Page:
[This is a review of Orphan Black season 3, episode 4. There may be SPOILERS.]
In the wake of last week’s revelation that the Castor and Leda clones are siblings – biologically speaking – “Newer Elements of Our Defense” sees a bit of bonding going on between brothers and sisters. Chiefly this takes place between Sarah and Mark, the latter of whom is not dead but merely has a few more holes than he’d usually prefer. Nothing says family time like digging a bullet out of your brother’s thigh.
The familial connection between the clones might be what it takes to make the Castor storyline really worthwhile, since up until this point the Castor clones have felt largely interchangeable (so much so that in last week’s review the existence of soldier boy Miller was erroneously forgotten). They’re still pretty interchangeable, but the knowledge that Sarah and her sisters are at war with their own brothers (sort of) does add an interesting new element to the show’s dynamic.
The Clone Club – even Helena – managed to form strong bonds with one another despite their different backgrounds and despite not meeting until they were already adults. Given how much both they and the show itself seem to value the importance of family, the enmity between Leda and Castor has quite the edge to it.
While Sarah and Helena are off moving the A plot along, Cosima and Alison are left behind the keep the home fires burning. Cosima hangs out with Felix to talk about her love life and occasionally offer up science-y answers whenever called upon by Sarah, and Alison is still living out her own version of Breaking Bad (which actually gets a shout-out this week, courtesy of Donnie) in a story thread that, for the moment at least, seems to be independent from all the rest.
In terms of Breaking Bad‘s plot progression, Alison and Donnie are somewhere around the latter end of season 2. Their neat little drug operation goes awry when it turns out that the business was actually owned by a bigger fish, and that big fish shows up to check out the new bait. The big fish is Alison’s high school boyfriend Jason, who thankfully doesn’t seem to be holding onto a grudge, but odds are 2:1 on him actually working for some shady clone-related corporation.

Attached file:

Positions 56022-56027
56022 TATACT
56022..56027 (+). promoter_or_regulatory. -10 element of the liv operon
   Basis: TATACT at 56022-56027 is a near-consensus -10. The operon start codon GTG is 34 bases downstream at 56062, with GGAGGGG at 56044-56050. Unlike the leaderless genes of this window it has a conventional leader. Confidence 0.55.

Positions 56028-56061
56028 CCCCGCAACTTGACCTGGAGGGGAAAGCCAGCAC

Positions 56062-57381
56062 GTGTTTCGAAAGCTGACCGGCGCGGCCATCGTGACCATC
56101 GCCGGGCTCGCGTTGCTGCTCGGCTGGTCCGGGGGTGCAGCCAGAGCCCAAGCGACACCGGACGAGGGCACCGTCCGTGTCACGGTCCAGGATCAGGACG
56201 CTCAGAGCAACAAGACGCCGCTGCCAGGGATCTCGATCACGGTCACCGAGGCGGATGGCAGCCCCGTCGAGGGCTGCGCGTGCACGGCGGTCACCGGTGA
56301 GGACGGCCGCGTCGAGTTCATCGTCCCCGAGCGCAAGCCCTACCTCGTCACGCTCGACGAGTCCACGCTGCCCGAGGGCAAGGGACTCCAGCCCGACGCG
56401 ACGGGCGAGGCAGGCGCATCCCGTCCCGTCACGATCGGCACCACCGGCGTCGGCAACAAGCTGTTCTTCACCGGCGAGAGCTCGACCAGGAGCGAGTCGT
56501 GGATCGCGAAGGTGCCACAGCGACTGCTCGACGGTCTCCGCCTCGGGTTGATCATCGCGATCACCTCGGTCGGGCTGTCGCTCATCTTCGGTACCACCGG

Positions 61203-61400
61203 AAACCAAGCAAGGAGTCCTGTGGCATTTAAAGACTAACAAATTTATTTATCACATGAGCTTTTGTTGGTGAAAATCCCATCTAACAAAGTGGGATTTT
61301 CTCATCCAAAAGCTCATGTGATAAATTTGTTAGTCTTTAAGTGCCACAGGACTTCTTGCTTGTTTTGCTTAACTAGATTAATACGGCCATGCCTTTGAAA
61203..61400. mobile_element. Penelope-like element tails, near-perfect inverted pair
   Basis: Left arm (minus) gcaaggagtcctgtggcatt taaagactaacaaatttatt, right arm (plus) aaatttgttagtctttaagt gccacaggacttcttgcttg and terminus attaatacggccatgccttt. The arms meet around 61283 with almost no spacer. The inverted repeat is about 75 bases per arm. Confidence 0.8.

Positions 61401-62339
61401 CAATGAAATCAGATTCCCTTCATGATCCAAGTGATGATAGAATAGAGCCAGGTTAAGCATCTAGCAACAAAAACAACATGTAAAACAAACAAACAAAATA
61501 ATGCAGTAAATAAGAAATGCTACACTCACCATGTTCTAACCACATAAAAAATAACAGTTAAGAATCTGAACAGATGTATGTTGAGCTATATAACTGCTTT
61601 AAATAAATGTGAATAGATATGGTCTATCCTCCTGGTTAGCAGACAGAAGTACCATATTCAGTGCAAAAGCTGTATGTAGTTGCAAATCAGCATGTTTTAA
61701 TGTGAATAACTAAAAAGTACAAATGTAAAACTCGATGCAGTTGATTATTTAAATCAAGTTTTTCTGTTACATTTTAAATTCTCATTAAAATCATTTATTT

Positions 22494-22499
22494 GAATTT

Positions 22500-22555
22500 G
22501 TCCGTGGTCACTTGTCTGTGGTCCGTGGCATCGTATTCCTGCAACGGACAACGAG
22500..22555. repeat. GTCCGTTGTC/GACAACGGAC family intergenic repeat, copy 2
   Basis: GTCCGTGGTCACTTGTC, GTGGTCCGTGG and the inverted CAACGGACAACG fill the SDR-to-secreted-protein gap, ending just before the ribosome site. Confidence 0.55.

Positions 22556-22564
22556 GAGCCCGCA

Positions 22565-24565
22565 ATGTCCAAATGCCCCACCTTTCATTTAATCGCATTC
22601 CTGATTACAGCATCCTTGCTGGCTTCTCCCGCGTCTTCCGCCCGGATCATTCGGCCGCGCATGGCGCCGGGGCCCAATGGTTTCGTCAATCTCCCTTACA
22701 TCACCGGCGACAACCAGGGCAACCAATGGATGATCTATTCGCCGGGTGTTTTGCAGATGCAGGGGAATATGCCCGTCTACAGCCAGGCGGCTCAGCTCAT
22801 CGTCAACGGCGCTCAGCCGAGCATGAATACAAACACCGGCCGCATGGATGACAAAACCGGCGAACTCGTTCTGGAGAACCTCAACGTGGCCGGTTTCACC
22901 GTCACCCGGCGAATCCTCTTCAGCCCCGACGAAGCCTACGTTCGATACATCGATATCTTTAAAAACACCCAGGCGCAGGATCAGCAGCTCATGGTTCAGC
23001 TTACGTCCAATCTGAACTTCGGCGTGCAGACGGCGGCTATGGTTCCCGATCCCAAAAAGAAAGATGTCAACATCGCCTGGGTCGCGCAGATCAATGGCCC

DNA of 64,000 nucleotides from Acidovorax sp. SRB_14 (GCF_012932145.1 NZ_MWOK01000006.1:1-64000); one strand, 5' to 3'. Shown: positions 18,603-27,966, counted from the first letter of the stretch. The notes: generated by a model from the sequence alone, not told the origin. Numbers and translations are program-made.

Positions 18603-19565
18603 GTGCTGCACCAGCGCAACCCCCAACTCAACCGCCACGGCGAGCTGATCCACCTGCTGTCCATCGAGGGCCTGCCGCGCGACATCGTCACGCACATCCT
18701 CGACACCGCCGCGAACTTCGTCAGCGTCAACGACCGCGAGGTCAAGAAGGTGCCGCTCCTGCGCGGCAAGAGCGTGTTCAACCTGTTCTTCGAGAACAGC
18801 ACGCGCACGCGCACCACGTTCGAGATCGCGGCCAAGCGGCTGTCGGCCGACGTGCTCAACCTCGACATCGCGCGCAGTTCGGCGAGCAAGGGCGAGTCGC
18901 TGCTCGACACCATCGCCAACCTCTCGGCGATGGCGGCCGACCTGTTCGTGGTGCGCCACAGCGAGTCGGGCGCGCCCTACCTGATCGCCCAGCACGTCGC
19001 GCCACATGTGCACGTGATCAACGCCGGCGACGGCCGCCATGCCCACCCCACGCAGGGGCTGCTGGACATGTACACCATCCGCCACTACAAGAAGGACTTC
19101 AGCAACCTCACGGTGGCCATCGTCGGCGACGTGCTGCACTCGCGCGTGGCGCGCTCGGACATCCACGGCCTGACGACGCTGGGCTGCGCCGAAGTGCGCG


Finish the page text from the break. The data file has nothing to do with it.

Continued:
Meanwhile, Felix snatches a photo of Cosima and uses it to sign her up for Sapphire, a dating app that’s essentially Tinder for lesbians. The advisability of publicizing the face of one of the most-wanted scientific specimens on the planet aside, Felix really needs something to do rather than simply being the best friend/brother who provides support for everyone else’s problems. He’s an endearing enough character to warrant his own storyline, even if he’s not a clone.
Helena seems to finally have had enough of her perpetual abductee status and makes a couple of escape attempts, with the help of Pupok the imaginary scorpion (yet another Maslany character). The latter attempt is more successful than the first, but is cut short when Helena uses her window of opportunity to free her poor brother Parsons, who is sitting around with his brain hanging out as part of Dr. Coady’s research.
In an ideal scenario, the Leda and Castor clones would team up against the people trying to control their lives, use the genetic material of their original donors to cure themselves, and all skip off happily into the sunset . The show’s trajectory, however, seems more likely to continue facing the two clone teams off against one another. The Castors seem to have inherited some antagonist genes.
Other important developments this week: Gracie miscarried Helena’s baby and got kicked out of the Prolethean cult for good; Mark returned to the fold of the military; and, according to the preview for next week, he brought Sarah with him as a prisoner.
This season of Orphan Black seems to have a surer sense of direction now, but without a more frequent reminder of the Leda clones’ own ‘glitch’ (Cosima seems fine now) the hunt for a cure still doesn’t seem very urgent, which is a problem since finding the original donor samples is supposed to be the primary goal.
Orphan Black returns to BBC America next Saturday @9pm.